Nothing halts a cooking spree to a crawl like the realization that you need to peel and mince four cloves of garlic. The skins that adhere to your fingertips, the way even a single clove’s sugar residue turns your cutting board into a surface as sticky as a movie theater floor.
Prep work for a feast shouldn’t mean sweating the small stuff. Instead, let your freezer do the heavy lifting. By stocking up on individual portions of minced garlic, grated ginger, or chopped fresh herbs, you can make sure you always have the flavors you love on hand. When done right, freezing ingredients can actually make them more flavorful during cooking; ice crystals puncture plant cell walls as they form, and upon thawing, release even more of the volatile flavor compounds than you’d get with just mincing alone.
The fresh frozen garlic and herbs from Dorot Gardens are flash-frozen right on the farm within 90 minutes of harvest, which means you can keep delicate seasonings like dill or parsley for weeks or months, locked in their most vivid moment of flavor. Each individually portioned cube equates to a teaspoon of minced fresh garlic or herbs. It’s rare for convenience and flavor to go hand in hand in the kitchen, so when it happens, it’s good to take advantage. Here are a few ways to make the most of your own freezer’s bounty.
Skip the Onion Soup Mix
Nothing tastes quite like nostalgia, which for many of us means brisket, meatloaf, or pot roast soused in a gravy made primarily from packaged dried onion soup mix. Nothing wrong with that, but in a big, meaty braise, it’s nice when seasonings like onion and garlic complement a piece of meat rather than completely overwhelming it. Dorot Gardens’ fresh frozen garlic and frozen sauteed onions are a perfect match for red meat. Saute a few cubes in olive oil until they’re fragrant, then stir in a tablespoon of tomato paste and cook that for another minute, then whisk in chicken or beef broth for a braising liquid and gravy base that will turn your brisket or meatloaf into the star of a meal. You can even add some green to the plate by stirring a cube of Dorot Gardens’ frozen parsley straight into the pan while the meat is resting.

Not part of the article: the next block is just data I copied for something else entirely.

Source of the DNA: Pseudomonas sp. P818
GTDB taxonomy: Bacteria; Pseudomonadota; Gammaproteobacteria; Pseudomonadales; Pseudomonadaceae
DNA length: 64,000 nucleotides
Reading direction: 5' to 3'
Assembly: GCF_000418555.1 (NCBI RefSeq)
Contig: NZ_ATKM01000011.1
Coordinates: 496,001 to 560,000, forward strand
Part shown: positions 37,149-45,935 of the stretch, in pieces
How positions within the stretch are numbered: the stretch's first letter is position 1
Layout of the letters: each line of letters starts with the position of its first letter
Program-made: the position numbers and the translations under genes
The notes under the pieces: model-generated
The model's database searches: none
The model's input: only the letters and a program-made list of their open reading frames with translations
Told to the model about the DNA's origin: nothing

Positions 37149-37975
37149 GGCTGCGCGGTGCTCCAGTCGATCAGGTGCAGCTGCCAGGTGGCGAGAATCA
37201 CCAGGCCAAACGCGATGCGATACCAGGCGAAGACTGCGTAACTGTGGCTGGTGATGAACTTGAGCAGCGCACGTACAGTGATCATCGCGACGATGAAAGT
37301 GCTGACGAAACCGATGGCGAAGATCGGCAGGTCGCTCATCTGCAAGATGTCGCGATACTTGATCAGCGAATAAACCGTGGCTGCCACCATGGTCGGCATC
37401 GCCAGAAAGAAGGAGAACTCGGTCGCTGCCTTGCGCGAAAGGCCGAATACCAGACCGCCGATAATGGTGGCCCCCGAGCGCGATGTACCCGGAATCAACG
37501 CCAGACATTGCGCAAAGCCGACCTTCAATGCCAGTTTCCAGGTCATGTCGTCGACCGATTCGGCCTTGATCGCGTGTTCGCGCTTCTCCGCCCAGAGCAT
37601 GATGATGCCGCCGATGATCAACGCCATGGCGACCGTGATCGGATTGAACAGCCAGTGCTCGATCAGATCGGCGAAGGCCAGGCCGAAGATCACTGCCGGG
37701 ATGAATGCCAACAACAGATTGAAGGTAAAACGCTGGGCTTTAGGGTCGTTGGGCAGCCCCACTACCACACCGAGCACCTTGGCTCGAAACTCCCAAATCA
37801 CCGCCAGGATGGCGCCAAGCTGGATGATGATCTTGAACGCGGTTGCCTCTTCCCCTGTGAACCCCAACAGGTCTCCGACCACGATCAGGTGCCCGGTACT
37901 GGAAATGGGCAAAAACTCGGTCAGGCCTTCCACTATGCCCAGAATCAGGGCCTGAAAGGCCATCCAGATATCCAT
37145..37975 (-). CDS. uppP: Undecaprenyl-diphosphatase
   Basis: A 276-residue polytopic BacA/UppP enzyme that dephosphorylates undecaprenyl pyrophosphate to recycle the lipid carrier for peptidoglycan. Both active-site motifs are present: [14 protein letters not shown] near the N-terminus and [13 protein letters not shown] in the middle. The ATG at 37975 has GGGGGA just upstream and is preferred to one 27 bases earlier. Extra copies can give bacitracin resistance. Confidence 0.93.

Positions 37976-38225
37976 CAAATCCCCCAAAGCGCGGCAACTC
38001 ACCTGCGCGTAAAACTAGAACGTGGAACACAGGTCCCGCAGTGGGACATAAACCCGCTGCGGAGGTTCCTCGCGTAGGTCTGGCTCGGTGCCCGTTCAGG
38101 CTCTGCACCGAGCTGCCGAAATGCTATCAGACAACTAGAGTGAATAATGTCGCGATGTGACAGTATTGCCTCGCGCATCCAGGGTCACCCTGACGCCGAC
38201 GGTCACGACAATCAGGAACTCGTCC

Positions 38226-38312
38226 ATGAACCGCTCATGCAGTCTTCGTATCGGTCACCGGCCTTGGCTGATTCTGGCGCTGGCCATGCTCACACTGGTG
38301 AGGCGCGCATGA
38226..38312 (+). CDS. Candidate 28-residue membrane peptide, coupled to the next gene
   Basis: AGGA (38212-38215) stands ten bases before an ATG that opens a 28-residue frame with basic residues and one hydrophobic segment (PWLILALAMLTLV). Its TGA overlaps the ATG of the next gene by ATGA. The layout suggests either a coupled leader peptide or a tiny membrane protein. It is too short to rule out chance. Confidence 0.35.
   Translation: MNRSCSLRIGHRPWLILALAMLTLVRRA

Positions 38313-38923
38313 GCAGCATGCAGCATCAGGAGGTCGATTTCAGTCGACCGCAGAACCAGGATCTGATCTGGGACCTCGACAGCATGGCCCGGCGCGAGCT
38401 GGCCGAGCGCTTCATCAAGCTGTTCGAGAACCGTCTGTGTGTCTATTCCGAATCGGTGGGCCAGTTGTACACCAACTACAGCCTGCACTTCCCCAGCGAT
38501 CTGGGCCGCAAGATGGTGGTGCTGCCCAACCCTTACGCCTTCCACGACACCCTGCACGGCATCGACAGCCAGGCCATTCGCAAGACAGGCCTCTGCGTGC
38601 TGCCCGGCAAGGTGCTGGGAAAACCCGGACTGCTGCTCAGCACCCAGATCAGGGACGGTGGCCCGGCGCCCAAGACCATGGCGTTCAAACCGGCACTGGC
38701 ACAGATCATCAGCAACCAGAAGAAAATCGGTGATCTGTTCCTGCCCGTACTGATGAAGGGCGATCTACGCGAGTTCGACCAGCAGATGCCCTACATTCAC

Power Up A Pilaf
In homes across South Asia, many dishes begin with paste of fresh ginger and garlic that’s then enhanced with spices. This powerful paste adds savory depth to rice dishes, curries, and lentils of all kinds, and if you have Dorot Gardens’ frozen ginger and garlic on hand, you’re ready to follow suit. Heat a few tablespoons of oil or ghee in a large pan and add cubes of ginger and garlic over medium heat, along with a cinnamon stick and a bay leaf. When the pan smells irresistibly fragrant, add a cup of rinsed long-grain rice like basmati, and stir so every single grain becomes coated in the flavorful oil. Toast the rice like this until the grains develop a nutty aroma, then add your cooking liquid for a full-flavored pilaf that doesn’t even require a knife or cutting board. While this method works best for dishes that start with sauteing in oil, you can even keep it in mind for slow-cooker classics like cholent. Grains are sponges for flavor, and nothing works quite like ginger-garlic paste.
A Snappier Salad Dressing
Bottled salad dressings can’t hold a candle to ones you make yourself with fresh ingredients. This one comes together quickly and keeps for weeks: In a clean screw-top jar with a tight-fitting lid, combine lemon juice, olive oil, a pinch of salt, and a couple grinds of black pepper with one cube each of Dorot Gardens’ frozen turmeric and frozen chopped cilantro or parsley. Let everything commingle for a few minutes while the cubes defrost, then carefully screw on the lid and shake like a bartender for 30 seconds. (This is a great opportunity to get kids excited about a meal while pawning some manual labor onto them.) After shaking, you’ll have a versatile and emulsified salad dressing for any greens, now enhanced with turmeric’s earthy flavor and flecks of green herbs. What’s more, the black pepper in the dressing will enhance the bioavailability of the anti-inflammatory curcumin in turmeric, making this a salad that works harder for you than you worked for it.
Continue to Next Story